Saturday, 5 March 2011

The Devonsville Terror (1983)

I came across this in a local charity shop that appears to have had a sizeable big-box-VHS- horror collection donated to it. I asked if they had any more in the back room, but there was no real answer and thus I am limited to visiting them regularly to pick up the delights they allow out onto their video section. This 1983 shocker was directed by Ulli Lommel (the man behind the video-nasty era version of The Bogeyman), and stars Suzanna Love and Robert Walker Jr alongside a marvellously hammy performance from Donald Pleasence in all of his sinister, quietly spoken glory.

The film tells the story of Devonsville, a town carrying a curse after three women are killed after accusations of Witchcraft. When three young women come to the town in the present day (after a disturbed man kills his wife and activates the curse), the locals are convinced the three witches are back. However, only one of them is a reincarnation of a witch, and sets about taking her revenge upon the townsfolk, without really knowing who she is carrying within her. All of which is utter tosh, but it's entertaining tosh.
The paper the script was printed on would have made a better actor than anyone in the cast aside from Donald Pleasence, but the film is worth watching, while never striving for great heights. The opening sequence of the witch trials is the best part of the movie, and features certain imagery that is quite shocking (the witch tied to a wheel, set on fire and rolled down a hill sequence is particularly horrific).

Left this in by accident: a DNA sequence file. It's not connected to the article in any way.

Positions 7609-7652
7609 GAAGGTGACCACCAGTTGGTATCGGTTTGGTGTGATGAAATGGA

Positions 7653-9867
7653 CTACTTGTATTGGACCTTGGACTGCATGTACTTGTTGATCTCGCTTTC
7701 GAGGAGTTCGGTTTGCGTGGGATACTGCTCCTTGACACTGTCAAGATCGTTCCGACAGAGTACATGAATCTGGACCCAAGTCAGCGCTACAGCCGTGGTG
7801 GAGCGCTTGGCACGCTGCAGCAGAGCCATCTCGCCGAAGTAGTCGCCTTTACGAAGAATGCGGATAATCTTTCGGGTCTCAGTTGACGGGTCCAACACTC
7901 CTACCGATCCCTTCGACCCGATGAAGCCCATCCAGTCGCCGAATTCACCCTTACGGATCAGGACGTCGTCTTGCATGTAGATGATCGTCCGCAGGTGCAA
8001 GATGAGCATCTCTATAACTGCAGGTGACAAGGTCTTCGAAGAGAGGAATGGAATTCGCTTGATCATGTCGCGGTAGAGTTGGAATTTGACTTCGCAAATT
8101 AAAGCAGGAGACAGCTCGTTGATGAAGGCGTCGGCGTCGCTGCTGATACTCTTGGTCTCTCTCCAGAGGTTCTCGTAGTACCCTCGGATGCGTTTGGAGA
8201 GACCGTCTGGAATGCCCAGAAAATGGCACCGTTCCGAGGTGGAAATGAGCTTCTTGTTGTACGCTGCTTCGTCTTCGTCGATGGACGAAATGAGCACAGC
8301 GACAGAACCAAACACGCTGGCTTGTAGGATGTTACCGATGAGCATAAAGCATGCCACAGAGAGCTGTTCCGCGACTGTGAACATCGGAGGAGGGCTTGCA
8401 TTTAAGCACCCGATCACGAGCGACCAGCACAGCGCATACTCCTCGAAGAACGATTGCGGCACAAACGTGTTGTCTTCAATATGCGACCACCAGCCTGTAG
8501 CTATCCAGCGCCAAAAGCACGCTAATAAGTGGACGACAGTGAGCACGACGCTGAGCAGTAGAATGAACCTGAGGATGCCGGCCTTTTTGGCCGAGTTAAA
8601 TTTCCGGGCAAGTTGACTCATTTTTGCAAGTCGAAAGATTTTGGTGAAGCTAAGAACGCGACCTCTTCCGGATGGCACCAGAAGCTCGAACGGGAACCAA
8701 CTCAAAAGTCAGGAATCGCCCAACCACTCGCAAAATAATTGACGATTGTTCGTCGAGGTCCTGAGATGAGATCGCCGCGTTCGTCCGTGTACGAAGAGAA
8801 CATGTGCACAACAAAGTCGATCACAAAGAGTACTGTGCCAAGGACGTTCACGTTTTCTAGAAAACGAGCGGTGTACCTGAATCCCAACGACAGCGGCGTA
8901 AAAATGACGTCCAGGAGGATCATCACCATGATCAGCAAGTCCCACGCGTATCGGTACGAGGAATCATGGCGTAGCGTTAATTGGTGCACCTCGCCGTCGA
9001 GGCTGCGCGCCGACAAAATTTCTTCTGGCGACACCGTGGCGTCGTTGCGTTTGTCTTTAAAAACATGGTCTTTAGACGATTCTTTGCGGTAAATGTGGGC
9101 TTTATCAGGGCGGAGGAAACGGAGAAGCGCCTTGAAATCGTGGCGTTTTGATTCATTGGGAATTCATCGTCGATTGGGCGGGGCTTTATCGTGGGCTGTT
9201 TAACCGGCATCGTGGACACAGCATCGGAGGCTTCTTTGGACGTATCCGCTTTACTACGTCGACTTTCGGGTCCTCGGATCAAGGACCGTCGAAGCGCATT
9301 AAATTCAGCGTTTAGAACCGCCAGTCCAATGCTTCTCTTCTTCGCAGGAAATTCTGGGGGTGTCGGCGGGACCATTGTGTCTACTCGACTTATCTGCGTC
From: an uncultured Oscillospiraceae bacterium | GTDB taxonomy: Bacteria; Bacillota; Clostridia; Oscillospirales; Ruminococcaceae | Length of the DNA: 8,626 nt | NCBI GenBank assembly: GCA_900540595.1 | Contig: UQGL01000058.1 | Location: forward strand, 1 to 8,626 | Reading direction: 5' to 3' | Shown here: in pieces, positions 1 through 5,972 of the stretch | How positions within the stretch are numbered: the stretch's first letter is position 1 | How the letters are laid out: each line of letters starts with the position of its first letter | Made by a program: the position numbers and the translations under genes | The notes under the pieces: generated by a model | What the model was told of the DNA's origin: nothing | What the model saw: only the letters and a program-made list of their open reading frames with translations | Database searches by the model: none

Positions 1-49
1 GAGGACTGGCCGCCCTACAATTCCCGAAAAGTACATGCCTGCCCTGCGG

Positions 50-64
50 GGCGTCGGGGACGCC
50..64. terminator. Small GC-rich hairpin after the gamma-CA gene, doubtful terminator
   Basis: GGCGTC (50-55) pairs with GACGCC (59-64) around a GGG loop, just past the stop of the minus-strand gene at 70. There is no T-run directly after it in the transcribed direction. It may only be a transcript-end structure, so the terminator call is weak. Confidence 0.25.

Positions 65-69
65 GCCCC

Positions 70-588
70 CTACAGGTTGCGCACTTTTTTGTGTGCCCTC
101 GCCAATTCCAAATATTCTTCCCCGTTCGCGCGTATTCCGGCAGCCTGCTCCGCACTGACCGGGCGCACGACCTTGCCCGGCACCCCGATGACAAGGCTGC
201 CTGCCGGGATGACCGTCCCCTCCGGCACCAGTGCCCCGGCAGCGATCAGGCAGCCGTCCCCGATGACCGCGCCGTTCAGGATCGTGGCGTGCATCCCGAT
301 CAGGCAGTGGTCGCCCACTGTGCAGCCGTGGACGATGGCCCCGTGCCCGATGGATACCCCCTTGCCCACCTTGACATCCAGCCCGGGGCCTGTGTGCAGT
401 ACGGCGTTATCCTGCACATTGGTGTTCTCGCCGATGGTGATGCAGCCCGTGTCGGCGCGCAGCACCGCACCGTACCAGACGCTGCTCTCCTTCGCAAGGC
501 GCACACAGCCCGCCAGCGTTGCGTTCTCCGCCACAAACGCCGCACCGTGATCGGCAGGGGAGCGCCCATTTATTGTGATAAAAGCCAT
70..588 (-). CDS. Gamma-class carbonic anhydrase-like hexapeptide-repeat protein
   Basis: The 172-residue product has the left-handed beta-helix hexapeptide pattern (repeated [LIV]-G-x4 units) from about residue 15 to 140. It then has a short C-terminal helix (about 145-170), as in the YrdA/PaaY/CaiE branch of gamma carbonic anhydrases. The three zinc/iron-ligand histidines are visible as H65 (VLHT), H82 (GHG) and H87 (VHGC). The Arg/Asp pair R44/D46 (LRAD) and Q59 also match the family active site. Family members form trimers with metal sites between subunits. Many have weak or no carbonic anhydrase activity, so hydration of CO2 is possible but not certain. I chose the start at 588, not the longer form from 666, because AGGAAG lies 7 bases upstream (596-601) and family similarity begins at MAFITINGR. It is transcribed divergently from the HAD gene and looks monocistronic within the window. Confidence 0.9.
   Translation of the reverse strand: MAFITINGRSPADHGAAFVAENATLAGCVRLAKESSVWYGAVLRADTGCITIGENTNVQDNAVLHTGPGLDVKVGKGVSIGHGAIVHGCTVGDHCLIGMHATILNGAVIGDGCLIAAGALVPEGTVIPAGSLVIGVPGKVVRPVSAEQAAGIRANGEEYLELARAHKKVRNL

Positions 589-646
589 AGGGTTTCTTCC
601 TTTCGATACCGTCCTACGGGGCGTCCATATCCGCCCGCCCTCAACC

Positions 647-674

The second act drags a little, the plot seemingly going in circles, but once the third act kicks in, there's some prime-time schlock to savour, with blood, gore and exploding heads flinging nastiness at your screen before the credits roll. A fun little supernatural horror film with an entertaining take on the old 'resurrected witch' trope.

Aside from the film, the big-box it is packed in is a thing of beauty, released by VTC, and features some delightfully awful trailers (Superstition and Spasm, both ludicrous). I'm most pleased with this addition to the towers of trash cinema I own, and am eager to find more.

1 comment:

  1. This looks worth checking out, mind you anything from Donald Pleasence is!